Session Title

Gender and Species: Ecofeminist Intersections (A Roundtable)

Sponsoring Organization(s)

Special Session

Organizer Name

Carolynn Van Dyke

Organizer Affiliation

Lafayette College

Presider Name

Lesley Kordecki

Presider Affiliation

DePaul Univ.

Paper Title 1

Does It Have to Be about Women? Feminism Goes to the Dogs

Presenter 1 Name

Carolynn Van Dyke

Paper Title 2

Compassion and Benignytee: A Reassessment of the Relationship between Canacee and the Falcon in Chaucer's Squire's Tale

Presenter 2 Name

Melissa Ridley Elmes

Presenter 2 Affiliation

Lindenwood Univ.

Paper Title 3

La Femme Bisclavret: Gender, Species, and Language

Presenter 3 Name

Alison Langdon

Presenter 3 Affiliation

Western Kentucky Univ.

Paper Title 4

The Owl and the Nightingale: Belligerent Mothers and the Power of Feminine Speech

Presenter 4 Name

Wendy A. Matlock

Presenter 4 Affiliation

Kansas State Univ.

Paper Title 5

Flying, Hunting, Reading: Feminism and Falconry

Presenter 5 Name

Sara Petrosillo

Presenter 5 Affiliation

Univ. of California-Davis

Paper Title 6

Questioning Gynocentric Utopia: Nature as Addict in "Farewell to Cookeham"

Presenter 6 Name

Liberty S. Stanavage

Presenter 6 Affiliation

SUNY-Potsdam

Start Date

11-5-2017 1:30 PM

Session Location

Schneider 1280

Description

At a 2016 Kalamazoo roundtable, “New Feminist Approaches to Chaucer,” several participants pointed out that few recent presentations and publications in medieval studies are explicitly “feminist.” Of course, as others observed, feminist work may be proceeding under various other labels, including ecocriticism and the new materialism. The approaches converge in some strong recent publications, but we believe that there is room for additional attention to the convergences themselves. In this roundtable participants explore the intersection of critical animal studies and feminism in medieval texts and medieval studies. For instance, how does the gendering of nonhuman creatures in bestiaries, fables, and romance reflect or challenge patriarchal norms? How do those gendered representations reflect the actual behavior of dimorphic animals? How are human-animal interactions in medieval texts gendered? We hope to stimulate discussion also of a broader question: does the growing interest in nonhuman agency advance, complicate, or inhibit our understanding of feminist concerns?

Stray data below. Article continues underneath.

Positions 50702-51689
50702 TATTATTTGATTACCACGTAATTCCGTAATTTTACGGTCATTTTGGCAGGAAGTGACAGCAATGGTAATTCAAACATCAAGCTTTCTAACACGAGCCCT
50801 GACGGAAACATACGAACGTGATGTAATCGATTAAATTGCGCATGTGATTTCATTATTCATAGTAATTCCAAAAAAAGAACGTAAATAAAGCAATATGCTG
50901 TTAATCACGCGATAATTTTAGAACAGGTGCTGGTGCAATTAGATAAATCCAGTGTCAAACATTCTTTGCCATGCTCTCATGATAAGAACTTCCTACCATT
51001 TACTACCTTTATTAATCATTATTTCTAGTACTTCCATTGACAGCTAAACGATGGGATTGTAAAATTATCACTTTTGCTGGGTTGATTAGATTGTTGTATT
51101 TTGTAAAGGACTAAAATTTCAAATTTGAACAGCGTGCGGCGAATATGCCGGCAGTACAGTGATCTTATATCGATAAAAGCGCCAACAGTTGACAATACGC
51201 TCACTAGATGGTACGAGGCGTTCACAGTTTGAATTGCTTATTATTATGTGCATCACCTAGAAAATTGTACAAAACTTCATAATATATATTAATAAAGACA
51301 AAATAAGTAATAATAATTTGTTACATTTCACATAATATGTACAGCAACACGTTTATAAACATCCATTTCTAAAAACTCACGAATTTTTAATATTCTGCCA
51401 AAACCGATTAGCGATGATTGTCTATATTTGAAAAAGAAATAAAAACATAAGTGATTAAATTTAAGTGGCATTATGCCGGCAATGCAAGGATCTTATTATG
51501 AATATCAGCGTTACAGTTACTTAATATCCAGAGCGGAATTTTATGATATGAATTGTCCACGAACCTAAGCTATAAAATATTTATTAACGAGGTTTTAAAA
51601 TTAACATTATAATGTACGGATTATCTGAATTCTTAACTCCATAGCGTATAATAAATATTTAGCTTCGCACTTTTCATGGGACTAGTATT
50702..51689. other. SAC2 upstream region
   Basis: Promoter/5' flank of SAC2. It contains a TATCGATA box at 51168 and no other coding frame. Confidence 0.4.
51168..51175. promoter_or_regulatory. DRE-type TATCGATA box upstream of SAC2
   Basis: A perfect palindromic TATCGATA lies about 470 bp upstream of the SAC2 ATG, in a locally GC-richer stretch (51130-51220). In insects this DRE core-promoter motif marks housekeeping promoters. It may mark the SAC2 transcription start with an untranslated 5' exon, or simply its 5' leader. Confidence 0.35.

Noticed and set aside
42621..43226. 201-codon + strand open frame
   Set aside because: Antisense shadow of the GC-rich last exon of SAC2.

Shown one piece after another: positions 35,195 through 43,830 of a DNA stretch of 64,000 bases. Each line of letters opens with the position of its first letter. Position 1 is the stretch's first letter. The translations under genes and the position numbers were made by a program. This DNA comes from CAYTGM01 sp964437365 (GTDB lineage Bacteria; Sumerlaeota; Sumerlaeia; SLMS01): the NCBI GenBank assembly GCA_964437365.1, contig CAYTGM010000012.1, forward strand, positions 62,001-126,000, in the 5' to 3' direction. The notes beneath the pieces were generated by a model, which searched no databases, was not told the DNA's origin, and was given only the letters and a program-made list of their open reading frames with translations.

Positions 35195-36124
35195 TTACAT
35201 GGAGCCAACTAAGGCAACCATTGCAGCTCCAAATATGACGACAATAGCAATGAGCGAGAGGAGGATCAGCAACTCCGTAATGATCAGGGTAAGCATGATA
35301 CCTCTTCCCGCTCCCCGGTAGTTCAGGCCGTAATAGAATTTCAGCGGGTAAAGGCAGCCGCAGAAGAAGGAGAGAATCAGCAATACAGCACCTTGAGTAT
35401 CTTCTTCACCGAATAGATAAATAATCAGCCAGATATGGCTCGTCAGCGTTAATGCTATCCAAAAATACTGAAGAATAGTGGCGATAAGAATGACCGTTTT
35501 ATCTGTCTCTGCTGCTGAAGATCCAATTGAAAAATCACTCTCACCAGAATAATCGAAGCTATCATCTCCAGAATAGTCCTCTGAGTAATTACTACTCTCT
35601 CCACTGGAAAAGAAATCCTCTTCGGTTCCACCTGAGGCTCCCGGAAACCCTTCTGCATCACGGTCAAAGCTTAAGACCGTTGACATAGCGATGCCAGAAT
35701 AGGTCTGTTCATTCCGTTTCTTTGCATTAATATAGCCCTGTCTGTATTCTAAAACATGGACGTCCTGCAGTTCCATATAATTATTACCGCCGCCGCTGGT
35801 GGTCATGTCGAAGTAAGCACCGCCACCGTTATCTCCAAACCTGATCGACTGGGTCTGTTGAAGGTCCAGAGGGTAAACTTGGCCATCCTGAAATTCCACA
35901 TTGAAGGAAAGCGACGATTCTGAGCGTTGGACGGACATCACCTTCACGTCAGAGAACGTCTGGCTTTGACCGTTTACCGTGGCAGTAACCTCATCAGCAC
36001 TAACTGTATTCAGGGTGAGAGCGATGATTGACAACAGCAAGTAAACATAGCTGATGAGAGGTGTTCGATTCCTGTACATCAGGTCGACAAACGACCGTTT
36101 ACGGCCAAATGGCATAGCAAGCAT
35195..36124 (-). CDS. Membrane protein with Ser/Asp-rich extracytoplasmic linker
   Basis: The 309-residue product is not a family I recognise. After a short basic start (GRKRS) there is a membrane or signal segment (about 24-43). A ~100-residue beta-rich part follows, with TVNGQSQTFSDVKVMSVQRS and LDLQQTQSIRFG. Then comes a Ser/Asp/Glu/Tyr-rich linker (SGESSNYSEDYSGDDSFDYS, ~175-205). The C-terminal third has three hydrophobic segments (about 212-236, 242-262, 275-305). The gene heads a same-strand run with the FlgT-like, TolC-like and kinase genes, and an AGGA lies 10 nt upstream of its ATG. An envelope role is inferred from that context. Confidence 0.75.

Carolynn Van Dyke

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May 11th, 1:30 PM

Gender and Species: Ecofeminist Intersections (A Roundtable)

Schneider 1280

At a 2016 Kalamazoo roundtable, “New Feminist Approaches to Chaucer,” several participants pointed out that few recent presentations and publications in medieval studies are explicitly “feminist.” Of course, as others observed, feminist work may be proceeding under various other labels, including ecocriticism and the new materialism. The approaches converge in some strong recent publications, but we believe that there is room for additional attention to the convergences themselves. In this roundtable participants explore the intersection of critical animal studies and feminism in medieval texts and medieval studies. For instance, how does the gendering of nonhuman creatures in bestiaries, fables, and romance reflect or challenge patriarchal norms? How do those gendered representations reflect the actual behavior of dimorphic animals? How are human-animal interactions in medieval texts gendered? We hope to stimulate discussion also of a broader question: does the growing interest in nonhuman agency advance, complicate, or inhibit our understanding of feminist concerns?

Carolynn Van Dyke